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Florida First DCA reverses Administrative Law Judge’s denial of reduction of Medicaid lien asserted against medical negligence recovery involving a brain damaged infant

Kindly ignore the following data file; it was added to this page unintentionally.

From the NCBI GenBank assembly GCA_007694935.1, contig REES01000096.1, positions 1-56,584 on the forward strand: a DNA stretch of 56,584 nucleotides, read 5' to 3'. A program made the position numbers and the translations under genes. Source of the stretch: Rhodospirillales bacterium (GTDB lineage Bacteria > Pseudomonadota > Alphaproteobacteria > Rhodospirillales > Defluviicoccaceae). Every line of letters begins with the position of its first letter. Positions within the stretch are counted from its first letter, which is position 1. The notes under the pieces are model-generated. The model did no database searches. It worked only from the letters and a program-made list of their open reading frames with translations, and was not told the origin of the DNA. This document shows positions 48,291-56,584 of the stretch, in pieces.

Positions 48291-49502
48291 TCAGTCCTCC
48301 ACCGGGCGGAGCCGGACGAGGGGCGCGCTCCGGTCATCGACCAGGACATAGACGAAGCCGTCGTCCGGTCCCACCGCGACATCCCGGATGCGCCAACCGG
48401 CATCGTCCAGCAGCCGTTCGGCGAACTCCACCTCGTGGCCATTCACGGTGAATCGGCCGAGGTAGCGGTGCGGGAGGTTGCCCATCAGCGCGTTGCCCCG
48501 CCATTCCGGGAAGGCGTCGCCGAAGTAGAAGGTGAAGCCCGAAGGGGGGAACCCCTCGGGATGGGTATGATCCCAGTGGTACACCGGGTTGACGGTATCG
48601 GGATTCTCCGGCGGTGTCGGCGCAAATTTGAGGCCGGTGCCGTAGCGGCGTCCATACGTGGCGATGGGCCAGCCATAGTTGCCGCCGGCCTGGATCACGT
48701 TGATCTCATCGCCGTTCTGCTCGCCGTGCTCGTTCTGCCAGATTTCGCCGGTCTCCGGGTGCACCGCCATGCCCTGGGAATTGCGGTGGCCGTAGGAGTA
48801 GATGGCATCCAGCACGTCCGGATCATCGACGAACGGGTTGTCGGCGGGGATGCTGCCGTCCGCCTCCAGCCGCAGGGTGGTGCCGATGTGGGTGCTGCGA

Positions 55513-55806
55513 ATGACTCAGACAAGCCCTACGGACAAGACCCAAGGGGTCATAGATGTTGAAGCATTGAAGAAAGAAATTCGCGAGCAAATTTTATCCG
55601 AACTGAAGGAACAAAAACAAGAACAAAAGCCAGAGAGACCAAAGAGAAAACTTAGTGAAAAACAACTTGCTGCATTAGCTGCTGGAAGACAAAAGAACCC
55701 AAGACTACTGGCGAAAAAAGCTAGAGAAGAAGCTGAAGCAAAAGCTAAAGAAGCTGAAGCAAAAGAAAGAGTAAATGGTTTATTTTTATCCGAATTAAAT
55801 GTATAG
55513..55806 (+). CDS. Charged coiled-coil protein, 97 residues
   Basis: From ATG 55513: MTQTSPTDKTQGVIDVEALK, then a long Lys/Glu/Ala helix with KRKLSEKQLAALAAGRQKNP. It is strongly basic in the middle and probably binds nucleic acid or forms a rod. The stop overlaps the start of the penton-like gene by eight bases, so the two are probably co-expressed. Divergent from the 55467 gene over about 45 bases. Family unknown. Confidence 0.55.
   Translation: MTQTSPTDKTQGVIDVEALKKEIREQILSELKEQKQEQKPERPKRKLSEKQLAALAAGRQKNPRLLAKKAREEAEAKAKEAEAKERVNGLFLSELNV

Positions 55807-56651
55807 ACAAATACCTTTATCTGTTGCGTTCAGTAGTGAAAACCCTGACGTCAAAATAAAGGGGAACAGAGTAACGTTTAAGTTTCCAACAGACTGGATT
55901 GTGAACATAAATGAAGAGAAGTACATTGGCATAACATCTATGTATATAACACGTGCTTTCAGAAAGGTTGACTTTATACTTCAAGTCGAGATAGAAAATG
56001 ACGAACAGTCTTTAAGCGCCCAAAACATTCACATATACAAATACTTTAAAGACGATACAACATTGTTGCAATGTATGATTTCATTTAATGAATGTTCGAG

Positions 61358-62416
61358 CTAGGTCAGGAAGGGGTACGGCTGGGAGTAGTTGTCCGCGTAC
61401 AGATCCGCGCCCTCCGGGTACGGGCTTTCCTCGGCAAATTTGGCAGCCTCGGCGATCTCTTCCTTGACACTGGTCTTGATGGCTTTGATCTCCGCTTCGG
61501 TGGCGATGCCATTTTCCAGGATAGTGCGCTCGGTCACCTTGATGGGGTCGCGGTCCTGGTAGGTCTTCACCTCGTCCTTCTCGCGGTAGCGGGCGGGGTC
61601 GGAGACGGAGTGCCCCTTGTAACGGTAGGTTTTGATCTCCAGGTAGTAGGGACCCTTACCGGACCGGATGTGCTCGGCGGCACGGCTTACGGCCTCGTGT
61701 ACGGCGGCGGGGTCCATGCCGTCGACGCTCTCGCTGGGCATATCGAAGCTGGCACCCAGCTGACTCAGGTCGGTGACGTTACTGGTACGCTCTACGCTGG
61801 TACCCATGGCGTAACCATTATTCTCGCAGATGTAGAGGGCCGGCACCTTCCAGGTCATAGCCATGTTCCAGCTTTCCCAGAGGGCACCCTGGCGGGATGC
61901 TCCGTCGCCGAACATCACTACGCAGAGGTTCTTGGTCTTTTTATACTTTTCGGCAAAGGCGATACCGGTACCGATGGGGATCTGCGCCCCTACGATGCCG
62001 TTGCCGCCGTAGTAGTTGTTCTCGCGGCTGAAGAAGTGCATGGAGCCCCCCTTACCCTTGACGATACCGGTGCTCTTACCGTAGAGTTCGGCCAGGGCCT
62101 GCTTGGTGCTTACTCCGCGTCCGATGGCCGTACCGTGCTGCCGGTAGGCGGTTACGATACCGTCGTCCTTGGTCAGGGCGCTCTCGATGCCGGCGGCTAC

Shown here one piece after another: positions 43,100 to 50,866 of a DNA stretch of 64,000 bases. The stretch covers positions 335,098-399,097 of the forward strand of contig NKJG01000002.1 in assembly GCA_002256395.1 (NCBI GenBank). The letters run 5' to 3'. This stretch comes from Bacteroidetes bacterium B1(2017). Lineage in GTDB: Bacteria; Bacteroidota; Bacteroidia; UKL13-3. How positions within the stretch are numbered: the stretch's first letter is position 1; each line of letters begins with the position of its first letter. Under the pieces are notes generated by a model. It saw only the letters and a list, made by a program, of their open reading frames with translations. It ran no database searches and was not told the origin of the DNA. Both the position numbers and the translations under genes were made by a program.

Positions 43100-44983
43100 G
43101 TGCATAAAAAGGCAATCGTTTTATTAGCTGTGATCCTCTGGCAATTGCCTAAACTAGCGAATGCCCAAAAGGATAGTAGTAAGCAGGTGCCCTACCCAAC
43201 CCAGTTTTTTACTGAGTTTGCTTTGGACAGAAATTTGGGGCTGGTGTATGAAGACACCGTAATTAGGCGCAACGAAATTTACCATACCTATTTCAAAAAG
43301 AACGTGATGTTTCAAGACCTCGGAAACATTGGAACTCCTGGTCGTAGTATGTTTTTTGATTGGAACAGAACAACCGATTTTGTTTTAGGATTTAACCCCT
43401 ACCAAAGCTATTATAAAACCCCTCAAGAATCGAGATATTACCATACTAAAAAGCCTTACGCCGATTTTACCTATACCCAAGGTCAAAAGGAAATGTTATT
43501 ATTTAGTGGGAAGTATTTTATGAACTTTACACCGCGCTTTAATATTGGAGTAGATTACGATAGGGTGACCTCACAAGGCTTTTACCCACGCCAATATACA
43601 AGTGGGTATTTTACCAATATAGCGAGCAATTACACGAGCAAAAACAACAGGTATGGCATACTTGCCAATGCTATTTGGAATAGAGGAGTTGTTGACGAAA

On March 12, 2020, in Bryan v. State of Florida, Agency for Health Care Administration (AHCA), No. 1D18-3417, the Florida First DCA reversed an Administrative Law Judge’s denial of a reduction of Medicaid lien asserted against a medical negligence recovery involving a brain damaged infant who was rendered unable to speak, walk, ambulate, eat, toilet, or care for herself in any manner. The plaintiff had argued that the Medicaid lien of $379,559.90 should be reduced by approximately 90% because the $3 million recovery was only 10% of the total damages in the medical negligence case. At the administrative hearing, the plaintiff offered the testimony of two trial attorneys who were both admitted as experts in the valuation of damages and opined as to $30 million valuation based on a life care plan and an economist report. She also submitted an affidavit of a former judge who alleged that based on her training, the plaintiff’s method of calculating the proposed allocation of $38,106.28 was “reasonable, rational, logical, and results in an accurate estimation of the portion of the settlement which should be allocated to past medical expenses.” The AHCA presented no evidence. The First DCA noted that at the time of the final hearing, the ALJ did not have the benefit of the Florida Supreme Court’s decision in Giraldo v. Agency for Health Care Administration, 248 So. 3d 53 (Fla. 2018), or the First DCA’s decisions in Eady v. State, 279 So. 3d 1249, 1259 (Fla. 1st DCA 2019), and Mojica v. State, 285 So. 3d 393, 394 (Fla. 1st DCA 2019), each of which similarly reversed ALJ denials of Medicaid reductions where there was unrebutted evidence presented by the plaintiff regarding the value of damages.

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